The Yankees got some very bad pitching news over the weekend. Ivan Nova left Saturday’s start with a sore elbow, and a subsequent MRI revealed a partially torn ulnar collateral ligament. He will be re-evaluated in New York today and, based on how these things have gone for other pitchers around the league, it’s very likely Nova will need Tommy John surgery in the near future. The procedure would end his season and delay the start of his 2015 campaign as well.
Nova was the team’s least effective pitcher so far this season — that could be the result of the injury, of course — so the Yankees will only have to replace their fifth starter. That doesn’t mean it isn’t a big loss or anything like that, but there’s a difference between losing Nova and losing one of the other starters. This blow is easier to absorb. What can the Yankees do to replace Nova? Several things, actually. Let’s look at this two different ways.
The Yankees have already placed Nova on the 15-day DL, so even if today’s re-evaluation brings best case scenario news, he’s going to miss a minimum of two starts. (Off-days could help the team out a bit.) Vidal Nuno pitched well in yesterday’s spot start (five scoreless innings) and today’s off-day allows him to step right into Nova’s rotation spot, if the team decides to go that way. I have to think they will based on yesterday’s work.
The other options on the big league roster are Adam Warren and David Phelps, both of whom competed for the fifth starter’s job in camp. Warren has settled into a one-inning setup role and even though the season is barely three weeks old, I think he’s there to stay. Even with David Robertson due to come off the DL tomorrow. Phelps has become more of a multi-inning, multi-purpose reliever. He works the middle innings, the late innings, whatever is needed. Kinda like 2009 Al Aceves. Both Warren and Phelps would need to be stretched back out, unlike Nuno.
The Triple-A options aren’t very good. The RailRiders have a mostly veteran retread rotation, and the only guy on the staff with any kind of big league success is, well, Al Aceves. He was last effective in 2011. I can’t imagine others like Brian Gordon, Bruce Billings, and Chris Leroux will get serious rotation consideration. Same with Manny Banuelos. (Billings has been quite good actually, with a 2.74 ERA and 2.67 FIP in 23 innings.) I can’t see any of these guys getting the nod over Nuno or Phelps right now. If anything, Aceves could be called up to fill a bullpen job, but that’s probably it. Nuno seems like the guy right now.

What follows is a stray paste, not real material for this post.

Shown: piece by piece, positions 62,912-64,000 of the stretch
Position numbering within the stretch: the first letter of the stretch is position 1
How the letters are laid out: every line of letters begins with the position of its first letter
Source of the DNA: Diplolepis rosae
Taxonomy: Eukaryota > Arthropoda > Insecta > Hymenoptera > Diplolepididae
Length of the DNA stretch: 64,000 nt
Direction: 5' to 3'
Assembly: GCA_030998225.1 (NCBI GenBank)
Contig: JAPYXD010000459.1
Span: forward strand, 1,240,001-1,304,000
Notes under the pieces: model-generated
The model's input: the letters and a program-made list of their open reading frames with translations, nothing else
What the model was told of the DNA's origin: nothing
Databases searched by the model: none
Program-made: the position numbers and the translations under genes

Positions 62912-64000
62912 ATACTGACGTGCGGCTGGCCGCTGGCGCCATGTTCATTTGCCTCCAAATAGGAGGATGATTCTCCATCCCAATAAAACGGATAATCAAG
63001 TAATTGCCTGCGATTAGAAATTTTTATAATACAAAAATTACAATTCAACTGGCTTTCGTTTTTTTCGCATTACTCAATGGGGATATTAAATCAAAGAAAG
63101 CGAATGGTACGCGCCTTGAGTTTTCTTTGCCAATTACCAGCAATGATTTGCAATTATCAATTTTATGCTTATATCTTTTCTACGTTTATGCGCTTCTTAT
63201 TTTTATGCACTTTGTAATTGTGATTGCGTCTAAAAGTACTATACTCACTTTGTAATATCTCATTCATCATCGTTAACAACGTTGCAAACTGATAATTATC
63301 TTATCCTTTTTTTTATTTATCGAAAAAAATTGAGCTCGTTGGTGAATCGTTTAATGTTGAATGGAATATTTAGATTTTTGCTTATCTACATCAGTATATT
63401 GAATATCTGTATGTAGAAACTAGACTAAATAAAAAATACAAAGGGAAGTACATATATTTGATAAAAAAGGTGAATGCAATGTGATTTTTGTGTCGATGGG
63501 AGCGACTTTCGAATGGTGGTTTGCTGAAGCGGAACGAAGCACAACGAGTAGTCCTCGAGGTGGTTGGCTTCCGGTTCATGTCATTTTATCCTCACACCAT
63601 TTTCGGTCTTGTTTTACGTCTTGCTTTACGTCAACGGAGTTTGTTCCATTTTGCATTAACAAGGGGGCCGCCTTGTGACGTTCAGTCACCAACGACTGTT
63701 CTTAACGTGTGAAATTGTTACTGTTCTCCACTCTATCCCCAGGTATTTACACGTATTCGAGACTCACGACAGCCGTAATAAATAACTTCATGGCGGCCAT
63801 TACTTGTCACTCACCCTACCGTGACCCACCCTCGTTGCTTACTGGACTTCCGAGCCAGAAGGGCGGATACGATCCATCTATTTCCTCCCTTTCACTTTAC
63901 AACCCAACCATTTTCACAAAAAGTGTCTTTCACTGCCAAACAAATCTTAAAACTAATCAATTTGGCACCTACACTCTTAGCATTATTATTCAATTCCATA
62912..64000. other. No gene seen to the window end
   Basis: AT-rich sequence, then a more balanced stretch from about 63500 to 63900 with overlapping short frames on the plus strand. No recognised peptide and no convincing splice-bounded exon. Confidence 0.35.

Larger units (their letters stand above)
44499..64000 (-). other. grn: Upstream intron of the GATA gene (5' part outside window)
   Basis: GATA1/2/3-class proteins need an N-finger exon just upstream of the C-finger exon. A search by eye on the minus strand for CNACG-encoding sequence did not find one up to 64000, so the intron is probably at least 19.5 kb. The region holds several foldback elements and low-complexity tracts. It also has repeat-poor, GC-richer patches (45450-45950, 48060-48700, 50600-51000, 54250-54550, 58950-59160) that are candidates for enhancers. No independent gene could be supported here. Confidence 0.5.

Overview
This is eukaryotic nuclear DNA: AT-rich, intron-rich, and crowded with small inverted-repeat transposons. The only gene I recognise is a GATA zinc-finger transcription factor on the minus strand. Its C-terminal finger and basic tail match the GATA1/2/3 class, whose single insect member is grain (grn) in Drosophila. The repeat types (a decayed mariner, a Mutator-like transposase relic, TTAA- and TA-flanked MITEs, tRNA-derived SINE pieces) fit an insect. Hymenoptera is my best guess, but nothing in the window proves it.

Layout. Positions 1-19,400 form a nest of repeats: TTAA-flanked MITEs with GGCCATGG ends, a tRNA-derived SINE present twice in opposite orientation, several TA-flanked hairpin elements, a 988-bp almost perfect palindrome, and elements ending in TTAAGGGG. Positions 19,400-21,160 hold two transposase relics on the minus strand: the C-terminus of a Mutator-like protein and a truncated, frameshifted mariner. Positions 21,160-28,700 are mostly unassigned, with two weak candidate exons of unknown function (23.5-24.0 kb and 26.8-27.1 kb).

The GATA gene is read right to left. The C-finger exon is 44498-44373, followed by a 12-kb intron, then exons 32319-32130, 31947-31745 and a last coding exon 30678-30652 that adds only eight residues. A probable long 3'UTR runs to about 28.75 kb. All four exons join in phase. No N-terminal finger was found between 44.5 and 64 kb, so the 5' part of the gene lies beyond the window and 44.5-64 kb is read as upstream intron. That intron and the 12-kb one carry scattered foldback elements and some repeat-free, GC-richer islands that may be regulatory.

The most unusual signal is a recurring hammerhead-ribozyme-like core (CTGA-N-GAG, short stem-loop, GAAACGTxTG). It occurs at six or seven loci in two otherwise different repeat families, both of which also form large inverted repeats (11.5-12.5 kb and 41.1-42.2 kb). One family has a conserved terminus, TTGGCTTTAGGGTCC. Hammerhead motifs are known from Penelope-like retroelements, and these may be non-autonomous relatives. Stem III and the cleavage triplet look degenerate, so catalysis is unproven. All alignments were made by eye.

If Nova does indeed go down for the rest of the season — even avoiding surgery and successfully rehabbing the injury will sideline him for weeks if not months — I think the Yankees have to consider making a trade to bolster their rotation. Remember, Michael Pineda is going to have his workload monitored closely following shoulder surgery, plus we don’t really know what to expect out of Masahiro Tanaka late in the season now that he’s starting every fifth day for the first time in his life. Plus Hiroki Kuroda has shown a tendency to wear down late in the year. Adding some rotation help is never a bad idea.
When looking for trade candidates, the easiest thing to do is find impending free agents on non-contenders. There are fewer sellers at the deadline these days because of the second wildcard spot, so the pool of available players really shrinks. Teams like the Diamondbacks (Brandon McCarthy?), Astros (Jerome Williams?), and Cubs (Jason Hammel?) seem like safe bets to be terrible. The Marlins (Kevin Slowey?), Rockies (Jorge De La Rosa?), and Padres (Eric Stults?) are other potential sellers.
The big rotation trade candidate is the same guy it’s been for about three years now: Cliff Lee. We know the Yankees love him, he remains among the game’s truly elite pitchers, and at this point there is only ~$45M left on his contract through next year. It’s not a huge long-term commitment. (His deal does include a vesting option for 2016.) Lee is someone any team would love to add to their staff and he’d be ultra-overqualified to replace Nova. Even if the Phillies decide to sell, do the Yankees have the prospects to compete against offers from clubs like the Dodgers, Red Sox, and Rangers?
* * *
The upcoming rotation situation would have been much murkier had Nuno gotten bombed yesterday. But, because he pitched well, he’ll likely get another chance or three to fill-in for Nova. And who knows? Maybe Nuno is the long-term solution. If not, the Yankees can try Phelps. A trade is something I think they should consider no matter how well those two perform, but that can wait. It’s early in the season and the Yankees can afford to be patient with their internal options. Nova did not pitch well in his first four starts this year, but that doesn’t necessarily mean he will be easy to replace.